Jonathan Pollard, the ex-US Navy analyst, who received a life sentence for passing secrets on to Israel, arrived in Israel early this morning.
Without getting in to all the politics around his crime and release, Pollard by far received the longest sentence in U.S. history for spying for a friendly government (and even longer than received by some who spied for enemy governments). He paid the price, and then some.
I was not even going to write anything about his arrival in Israel; that is, until I saw this AP report on it.
Jonathan Pollard, who spent 30 years in U.S. prison for spying for Israel, arrived in Israel early Wednesday with his wife, triumphantly kissing the ground as he disembarked from the aircraft in the culmination of a decades-long affair that had long strained relations between the two close allies.
“We are ecstatic to be home at last after 35 years,” Pollard said as he was greeted at Israel’s international airport by Prime Minister Benjamin Netanyahu.
“Triumphantly” implies he sees himself as some kind of victor. But he was clearly just overjoyed that he finally reached Israel, the place he wants to live after spending so many decades in prison. Most Jews who arrive in Israel for the first time, in fact, kiss the ground. I would have thought a word like “emotionally” or even “jubilantly” – which expresses great happiness – would have been more appropriate.
Speaking of the “j” word, reporter Josef Federman actually then uses it the very next paragraph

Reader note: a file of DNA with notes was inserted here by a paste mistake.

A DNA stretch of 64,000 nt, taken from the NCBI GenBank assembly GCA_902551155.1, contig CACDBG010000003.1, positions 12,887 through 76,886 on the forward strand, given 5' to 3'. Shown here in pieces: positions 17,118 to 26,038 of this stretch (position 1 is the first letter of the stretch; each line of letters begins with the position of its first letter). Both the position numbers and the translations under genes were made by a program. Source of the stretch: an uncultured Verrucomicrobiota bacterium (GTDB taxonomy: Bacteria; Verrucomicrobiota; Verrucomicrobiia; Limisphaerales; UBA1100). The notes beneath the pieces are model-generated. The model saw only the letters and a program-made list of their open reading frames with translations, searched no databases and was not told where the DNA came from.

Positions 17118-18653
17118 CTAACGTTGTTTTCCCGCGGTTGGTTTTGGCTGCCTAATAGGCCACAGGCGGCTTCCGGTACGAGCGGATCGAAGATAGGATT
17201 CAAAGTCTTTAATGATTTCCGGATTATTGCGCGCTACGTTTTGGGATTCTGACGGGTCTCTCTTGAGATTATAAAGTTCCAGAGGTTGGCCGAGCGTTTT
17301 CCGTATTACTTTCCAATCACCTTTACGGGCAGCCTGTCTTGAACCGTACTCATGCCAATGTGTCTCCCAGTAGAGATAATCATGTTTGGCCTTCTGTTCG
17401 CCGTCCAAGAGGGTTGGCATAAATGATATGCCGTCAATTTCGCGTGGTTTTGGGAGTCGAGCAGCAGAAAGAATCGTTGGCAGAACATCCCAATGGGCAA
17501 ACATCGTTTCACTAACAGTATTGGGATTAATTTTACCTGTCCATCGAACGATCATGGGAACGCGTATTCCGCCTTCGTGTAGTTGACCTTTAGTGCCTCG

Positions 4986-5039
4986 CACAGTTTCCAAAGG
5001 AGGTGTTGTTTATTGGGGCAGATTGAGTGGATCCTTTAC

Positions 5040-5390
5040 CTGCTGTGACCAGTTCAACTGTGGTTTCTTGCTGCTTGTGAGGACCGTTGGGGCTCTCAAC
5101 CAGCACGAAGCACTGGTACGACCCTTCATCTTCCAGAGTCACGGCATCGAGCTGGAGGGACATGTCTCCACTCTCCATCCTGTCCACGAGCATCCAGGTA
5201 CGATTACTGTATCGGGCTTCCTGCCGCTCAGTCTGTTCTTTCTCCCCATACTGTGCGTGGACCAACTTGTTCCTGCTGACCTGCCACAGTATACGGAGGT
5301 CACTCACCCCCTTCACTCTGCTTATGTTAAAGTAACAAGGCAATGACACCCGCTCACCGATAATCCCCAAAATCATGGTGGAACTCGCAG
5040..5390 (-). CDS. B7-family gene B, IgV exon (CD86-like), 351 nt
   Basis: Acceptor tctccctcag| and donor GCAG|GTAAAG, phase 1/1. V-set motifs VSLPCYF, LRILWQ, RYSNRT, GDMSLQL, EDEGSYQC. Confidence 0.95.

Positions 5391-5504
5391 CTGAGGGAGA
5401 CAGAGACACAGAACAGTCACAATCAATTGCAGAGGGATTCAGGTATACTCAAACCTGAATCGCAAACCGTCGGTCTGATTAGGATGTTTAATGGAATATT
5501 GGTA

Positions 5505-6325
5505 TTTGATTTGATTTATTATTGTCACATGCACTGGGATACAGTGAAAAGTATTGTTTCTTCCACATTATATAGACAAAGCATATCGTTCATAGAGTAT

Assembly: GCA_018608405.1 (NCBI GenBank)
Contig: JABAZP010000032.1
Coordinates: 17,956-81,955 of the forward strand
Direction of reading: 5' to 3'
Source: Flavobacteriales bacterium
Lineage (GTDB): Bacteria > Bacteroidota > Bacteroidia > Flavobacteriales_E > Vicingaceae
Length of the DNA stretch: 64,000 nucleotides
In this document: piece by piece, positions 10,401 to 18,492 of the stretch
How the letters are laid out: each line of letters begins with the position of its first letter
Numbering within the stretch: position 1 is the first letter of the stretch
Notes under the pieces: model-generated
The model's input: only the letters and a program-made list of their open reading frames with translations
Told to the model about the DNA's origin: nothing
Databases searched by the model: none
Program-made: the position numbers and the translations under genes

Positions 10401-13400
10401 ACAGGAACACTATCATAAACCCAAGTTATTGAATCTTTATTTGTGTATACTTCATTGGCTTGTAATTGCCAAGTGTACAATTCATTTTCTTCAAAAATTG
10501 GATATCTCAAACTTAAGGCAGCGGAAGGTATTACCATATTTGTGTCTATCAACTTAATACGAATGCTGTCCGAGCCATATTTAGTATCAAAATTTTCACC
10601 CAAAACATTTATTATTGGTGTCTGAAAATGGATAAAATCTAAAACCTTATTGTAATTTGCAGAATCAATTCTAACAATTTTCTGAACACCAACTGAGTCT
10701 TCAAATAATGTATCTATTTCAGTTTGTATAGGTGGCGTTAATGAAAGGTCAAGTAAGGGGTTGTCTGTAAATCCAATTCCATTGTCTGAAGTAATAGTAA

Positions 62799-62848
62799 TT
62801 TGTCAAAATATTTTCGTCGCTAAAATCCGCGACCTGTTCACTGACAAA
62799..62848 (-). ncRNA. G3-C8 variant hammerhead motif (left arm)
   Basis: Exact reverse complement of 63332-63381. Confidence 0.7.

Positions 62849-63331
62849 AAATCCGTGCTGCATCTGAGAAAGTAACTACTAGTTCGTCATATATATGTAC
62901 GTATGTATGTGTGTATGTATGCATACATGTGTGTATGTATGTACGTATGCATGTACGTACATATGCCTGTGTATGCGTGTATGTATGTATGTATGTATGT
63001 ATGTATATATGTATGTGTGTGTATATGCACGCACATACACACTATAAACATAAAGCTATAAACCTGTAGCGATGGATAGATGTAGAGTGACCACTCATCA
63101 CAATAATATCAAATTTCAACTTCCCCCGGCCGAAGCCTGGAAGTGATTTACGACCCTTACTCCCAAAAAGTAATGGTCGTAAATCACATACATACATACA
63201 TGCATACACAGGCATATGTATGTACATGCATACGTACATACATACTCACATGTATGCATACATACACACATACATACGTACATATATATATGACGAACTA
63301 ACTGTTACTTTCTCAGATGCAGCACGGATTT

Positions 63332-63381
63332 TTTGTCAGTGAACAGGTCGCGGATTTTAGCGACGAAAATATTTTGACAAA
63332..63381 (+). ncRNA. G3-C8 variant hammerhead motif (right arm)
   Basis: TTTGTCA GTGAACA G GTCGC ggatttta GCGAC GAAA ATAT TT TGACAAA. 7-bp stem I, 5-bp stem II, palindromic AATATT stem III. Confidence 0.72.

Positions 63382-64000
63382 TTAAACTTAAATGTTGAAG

The Israeli leader jubilantly presented Pollard and his wife Esther with Israeli ID cards, granting them citizenship.
“You’re home,” Netanyahu said, reciting a Hebrew blessing of thanks. “What a moment. What a moment.”
I think here, the word is an overstatement
— כאן חדשות (@kann_news) December 30, 2020
The entire event – for want of a better word – was early in the morning (when it was still dark out), with very little fanfare. This was not exactly a full-scale heroes welcome, and PM Netanyahu, although visibly pleased, was not exactly “jubilant.”
I’d argue if you were envisioning what occurred just based on this report, it would look a lot different to this footage.
Federman then writes about Pollard’s crime
Pollard was given a life sentence and U.S. defense and intelligence officials consistently argued against his release. But after serving 30 years in federal prison, he was released on Nov. 20, 2015, and placed on a five-year parole period that ended in November. That cleared the way for him to leave the U.S.
This is also misleading and seems meant to paint Pollard’s release as unconscionable.
By mentioning that “U.S. defense and intelligence officials consistently argued against his release,” Federman makes a one-sided case for Pollard’s continued imprisonment. No mention of what I mentioned earlier, namely that Pollard by far received the longest sentence in U.S. history for spying for a friendly government, and even longer than received by some who spied for enemy governments.
Then Federman cannot resist this dig at both Trump and Netanyahu.
Pollard’s release was the latest in a long line of diplomatic gifts given to Netanyahu by President Donald Trump. His arrival in Israel gives the embattled Netanyahu a welcome boost as he fights for reelection in March 23 parliamentary elections.
Whatever you feel about both leaders, this was completely unnecessary. Many Jewish organizations have been campaigning for decades for Pollard’s release. And to paint this, as well as other moves by the Trump administration, as mere “gifts” – connoting they have no merit in themselves and were solely done to prop up PM Netanyahu – is simply offensive.
Hat tip: Aryeh